Newspaper article St Louis Post-Dispatch (MO)

History Is in Making for Italy, Brazil

Newspaper article St Louis Post-Dispatch (MO)

History Is in Making for Italy, Brazil

Article excerpt

The Dallas Cowboys may be America's Team, but Brazil is the world's team.

Or so it would seem among a fair portion of those earthlings who eat, breath and live for soccer.

And that's a rather substantial head count. More than 2 billion people - a third of the planet's population - are expected to join the TV couch potato brigade Sunday when Brazil takes on Italy in the 15th World Cup final.

Another 90,000 plus will be dancing or crying in the aisles of the Rose Bowl, depending on the fortunes of the Blue (Italy) or the Yellow (Brazil). Kickoff is 2:35 p.m. (St. Louis time).

Both teams are going for an unprecedented fourth Cup; Italy won in 1934, 1938 and 1982 and Brazil in 1958, 1962 and 1970.

But the Brazilians are the betting and sentimental favorites because of their passion for putting on a show. They never are satisfied with merely winning; they feel a moral responsibility to entertain and amaze with feats of feet.

Ever since their last World Cup title in 1970, when they beat Italy 4-1 in Mexico City, the Brazilians have been the world's standard-bearers for "beautiful soccer." In an era of cautious, defensive soccer, fans love Brazil's attack-at-all-cost mentality.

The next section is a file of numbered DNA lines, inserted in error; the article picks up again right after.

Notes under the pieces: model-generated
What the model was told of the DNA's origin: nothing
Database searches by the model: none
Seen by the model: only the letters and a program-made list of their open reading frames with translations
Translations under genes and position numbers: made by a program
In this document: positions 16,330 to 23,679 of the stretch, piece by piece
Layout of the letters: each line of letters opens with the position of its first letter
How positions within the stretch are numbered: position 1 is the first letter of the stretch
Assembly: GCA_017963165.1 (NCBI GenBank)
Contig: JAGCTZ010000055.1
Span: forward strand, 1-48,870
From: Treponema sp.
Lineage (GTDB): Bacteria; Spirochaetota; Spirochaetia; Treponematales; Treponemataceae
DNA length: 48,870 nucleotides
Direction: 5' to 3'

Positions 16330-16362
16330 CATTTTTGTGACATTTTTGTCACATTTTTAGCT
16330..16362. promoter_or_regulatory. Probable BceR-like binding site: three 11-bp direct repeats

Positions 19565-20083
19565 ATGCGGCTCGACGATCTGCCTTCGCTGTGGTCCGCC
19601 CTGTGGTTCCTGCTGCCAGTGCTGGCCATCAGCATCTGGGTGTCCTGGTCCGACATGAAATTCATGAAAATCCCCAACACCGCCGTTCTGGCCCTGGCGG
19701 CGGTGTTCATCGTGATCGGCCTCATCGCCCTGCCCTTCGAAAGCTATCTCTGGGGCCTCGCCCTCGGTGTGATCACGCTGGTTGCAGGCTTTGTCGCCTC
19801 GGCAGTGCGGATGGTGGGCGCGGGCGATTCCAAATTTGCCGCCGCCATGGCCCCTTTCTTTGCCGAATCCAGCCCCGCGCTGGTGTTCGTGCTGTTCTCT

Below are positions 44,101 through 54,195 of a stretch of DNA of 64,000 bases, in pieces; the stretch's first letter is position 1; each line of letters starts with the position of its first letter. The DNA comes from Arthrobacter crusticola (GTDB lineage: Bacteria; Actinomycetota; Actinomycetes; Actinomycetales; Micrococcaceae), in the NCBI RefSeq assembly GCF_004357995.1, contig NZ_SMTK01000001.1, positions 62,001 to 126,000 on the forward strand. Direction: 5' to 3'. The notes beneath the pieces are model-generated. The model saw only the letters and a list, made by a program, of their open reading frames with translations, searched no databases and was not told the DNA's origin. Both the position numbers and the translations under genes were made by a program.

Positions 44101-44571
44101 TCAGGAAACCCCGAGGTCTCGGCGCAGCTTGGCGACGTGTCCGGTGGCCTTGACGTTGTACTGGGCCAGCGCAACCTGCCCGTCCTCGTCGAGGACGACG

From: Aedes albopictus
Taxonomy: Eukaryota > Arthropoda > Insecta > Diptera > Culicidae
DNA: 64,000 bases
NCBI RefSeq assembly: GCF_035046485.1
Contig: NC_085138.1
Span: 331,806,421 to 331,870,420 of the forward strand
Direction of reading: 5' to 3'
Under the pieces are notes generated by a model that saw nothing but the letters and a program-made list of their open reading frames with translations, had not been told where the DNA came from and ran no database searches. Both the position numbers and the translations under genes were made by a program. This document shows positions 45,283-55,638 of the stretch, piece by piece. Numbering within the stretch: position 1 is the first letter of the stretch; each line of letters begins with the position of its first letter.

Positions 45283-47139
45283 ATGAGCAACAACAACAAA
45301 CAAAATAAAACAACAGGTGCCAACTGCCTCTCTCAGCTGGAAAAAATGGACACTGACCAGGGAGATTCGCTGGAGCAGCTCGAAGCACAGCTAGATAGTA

Over the last two decades, more and more teams have found it easier to play not to lose. They do this by emphasizing the physical side of the game, destroying the opponents' offense. Brazil, though, remains a champion of creativity and skill.

Even the Brazilians have taken heat from their fans, who seem to think that any emphasis on defense is misdirected. Fans constantly compare this Brazil team to their last world champs, the Pele-led 1970 team. In most eyes, they don't measure up.

Brazil coach Carlos Alberto Parreira is second-guessed by everybody from the president of Brazil all the way down to his own mother. He says to coach the Brazilian team is "a death sentence."

That death sentence could be commuted with one more victory Sunday, but not before Parreira finishes serving out some hard time with the Brazilian press.

They've convicted him of abetting a weaker opponent. Twice Brazil has been held to 1-0 victories - by the United States in the second round and by Sweden in the semifinals.

Never mind that Brazil has attacked relentlessly against packed-in defenses, racking up a big advantage in shots (104-42), if not goals (11-3).

"What can we do?" said Parreira, mindful of his country's reputation as an offensive juggernaut. "The only team to play against Brazil was Holland (a 3-2 win in the quarterfinals). …

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